Background: Over the years, different kinds of hair transplantation have been compared in an attempt to overcome male pattern alopecia and, at the same time, maximize both the survival and growth rate of grafted hair. In this study, we have assessed the survival and growth rate of follicular units (FU) in an in vitro model, as compared with that of conventional hair micrografts, to experimentally evaluate and elaborate on the differences between these 2 approaches in hair transplantation procedures. Methods: Group A (control; n = 100 follicles) was composed of hair micrografts, whereas FUs were assigned to Group B (experimental; n = 100 follicles, n = 35 FUs). Each group was cultured for a period of 10 days; the total stretch of follicles was measured soon after the harvest and 10 days later. The Kruskal-Wallis one-way analysis of variance on ranks test was used to perform statistical analysis. Results: The growth rate of follicles from Group A (mean 10-day shaft growth rate = 0.30 mm) proved to be statistically different compared with that of Group B (mean 10-day shaft growth rate = 0.23 mm). Conversely, our data did not show any significant difference between the survival rate of hair grafts from these 2 groups. Conclusions: Our data highlighted a reduced FU shaft growth compared with that of hair micrografts, corroborating, to a certain extent, the hypothesis that a significant amount of adipose tissue surrounding the follicle included in the graft may result in an inadequate nourishment supply to follicular cells.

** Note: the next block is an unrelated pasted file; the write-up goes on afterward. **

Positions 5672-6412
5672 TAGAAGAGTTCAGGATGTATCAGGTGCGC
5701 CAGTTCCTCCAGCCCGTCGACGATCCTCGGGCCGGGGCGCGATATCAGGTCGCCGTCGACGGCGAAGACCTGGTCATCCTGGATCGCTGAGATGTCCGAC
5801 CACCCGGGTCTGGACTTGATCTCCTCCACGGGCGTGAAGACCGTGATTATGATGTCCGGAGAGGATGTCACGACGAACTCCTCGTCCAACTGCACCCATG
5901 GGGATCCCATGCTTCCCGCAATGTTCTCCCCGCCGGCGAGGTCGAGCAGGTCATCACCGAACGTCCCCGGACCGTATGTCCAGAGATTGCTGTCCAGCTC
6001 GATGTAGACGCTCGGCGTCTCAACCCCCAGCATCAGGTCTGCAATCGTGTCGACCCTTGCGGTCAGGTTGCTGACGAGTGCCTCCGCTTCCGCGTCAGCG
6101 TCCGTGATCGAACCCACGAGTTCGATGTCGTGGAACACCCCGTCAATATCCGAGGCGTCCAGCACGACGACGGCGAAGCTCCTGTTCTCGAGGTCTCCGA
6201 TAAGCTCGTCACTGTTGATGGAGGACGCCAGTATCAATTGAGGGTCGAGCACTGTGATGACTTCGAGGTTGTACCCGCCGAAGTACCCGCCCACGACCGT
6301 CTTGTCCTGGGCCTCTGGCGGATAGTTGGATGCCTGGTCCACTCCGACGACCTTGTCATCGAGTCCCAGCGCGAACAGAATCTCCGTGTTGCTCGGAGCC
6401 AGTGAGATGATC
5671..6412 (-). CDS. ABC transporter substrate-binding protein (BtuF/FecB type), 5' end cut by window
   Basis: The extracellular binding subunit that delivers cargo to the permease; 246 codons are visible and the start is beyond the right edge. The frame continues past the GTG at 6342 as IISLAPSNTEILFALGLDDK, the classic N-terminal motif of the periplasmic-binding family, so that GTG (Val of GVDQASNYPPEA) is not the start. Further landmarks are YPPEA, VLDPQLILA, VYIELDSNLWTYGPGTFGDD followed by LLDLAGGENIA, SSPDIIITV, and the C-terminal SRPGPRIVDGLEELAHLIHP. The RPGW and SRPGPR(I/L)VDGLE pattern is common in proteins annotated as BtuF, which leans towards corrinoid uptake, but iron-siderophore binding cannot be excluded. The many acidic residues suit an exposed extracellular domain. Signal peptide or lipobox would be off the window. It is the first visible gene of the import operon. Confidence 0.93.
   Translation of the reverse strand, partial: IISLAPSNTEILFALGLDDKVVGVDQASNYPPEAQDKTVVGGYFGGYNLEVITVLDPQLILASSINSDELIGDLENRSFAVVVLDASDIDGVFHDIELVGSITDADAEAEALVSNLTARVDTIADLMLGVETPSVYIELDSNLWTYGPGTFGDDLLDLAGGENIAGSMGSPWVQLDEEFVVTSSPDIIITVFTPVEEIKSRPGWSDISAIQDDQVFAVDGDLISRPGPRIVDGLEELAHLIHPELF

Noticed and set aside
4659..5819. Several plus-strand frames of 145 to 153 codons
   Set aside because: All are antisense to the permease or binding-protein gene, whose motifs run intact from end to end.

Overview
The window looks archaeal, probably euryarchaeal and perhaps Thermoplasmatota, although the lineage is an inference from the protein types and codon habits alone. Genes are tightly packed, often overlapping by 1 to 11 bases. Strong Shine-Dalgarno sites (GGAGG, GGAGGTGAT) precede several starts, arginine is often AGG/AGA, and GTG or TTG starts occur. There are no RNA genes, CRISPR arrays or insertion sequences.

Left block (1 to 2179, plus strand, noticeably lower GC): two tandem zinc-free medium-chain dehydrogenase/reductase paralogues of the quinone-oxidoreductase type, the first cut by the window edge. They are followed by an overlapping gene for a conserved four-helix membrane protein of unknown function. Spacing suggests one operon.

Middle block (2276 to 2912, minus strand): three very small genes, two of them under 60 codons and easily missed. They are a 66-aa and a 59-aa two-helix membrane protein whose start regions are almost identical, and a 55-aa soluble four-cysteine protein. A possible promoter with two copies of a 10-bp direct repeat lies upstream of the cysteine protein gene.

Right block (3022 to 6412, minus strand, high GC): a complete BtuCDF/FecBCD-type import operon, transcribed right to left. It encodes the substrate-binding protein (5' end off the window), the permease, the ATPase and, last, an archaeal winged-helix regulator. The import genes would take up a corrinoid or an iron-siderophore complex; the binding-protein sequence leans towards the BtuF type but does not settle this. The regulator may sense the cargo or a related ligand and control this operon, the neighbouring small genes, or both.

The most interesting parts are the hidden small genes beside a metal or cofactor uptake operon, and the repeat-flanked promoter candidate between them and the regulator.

Scalp Surgery: Quantitative Analysis of Follicular Unit Growth / Raposio, Edoardo; Caruana, G.. - In: PLASTIC AND RECONSTRUCTIVE SURGERY – GLOBAL OPEN. - ISSN 2169-7574. - 3:10(2015), p. e539. [10.1097/GOX.0000000000000524]

Scalp Surgery: Quantitative Analysis of Follicular Unit Growth

RAPOSIO, Edoardo;
2015

Abstract

Background: Over the years, different kinds of hair transplantation have been compared in an attempt to overcome male pattern alopecia and, at the same time, maximize both the survival and growth rate of grafted hair. In this study, we have assessed the survival and growth rate of follicular units (FU) in an in vitro model, as compared with that of conventional hair micrografts, to experimentally evaluate and elaborate on the differences between these 2 approaches in hair transplantation procedures. Methods: Group A (control; n = 100 follicles) was composed of hair micrografts, whereas FUs were assigned to Group B (experimental; n = 100 follicles, n = 35 FUs). Each group was cultured for a period of 10 days; the total stretch of follicles was measured soon after the harvest and 10 days later. The Kruskal-Wallis one-way analysis of variance on ranks test was used to perform statistical analysis. Results: The growth rate of follicles from Group A (mean 10-day shaft growth rate = 0.30 mm) proved to be statistically different compared with that of Group B (mean 10-day shaft growth rate = 0.23 mm). Conversely, our data did not show any significant difference between the survival rate of hair grafts from these 2 groups. Conclusions: Our data highlighted a reduced FU shaft growth compared with that of hair micrografts, corroborating, to a certain extent, the hypothesis that a significant amount of adipose tissue surrounding the follicle included in the graft may result in an inadequate nourishment supply to follicular cells.
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Utilizza questo identificativo per citare o creare un link a questo documento: http://hdl.handle.net/11381/2796678
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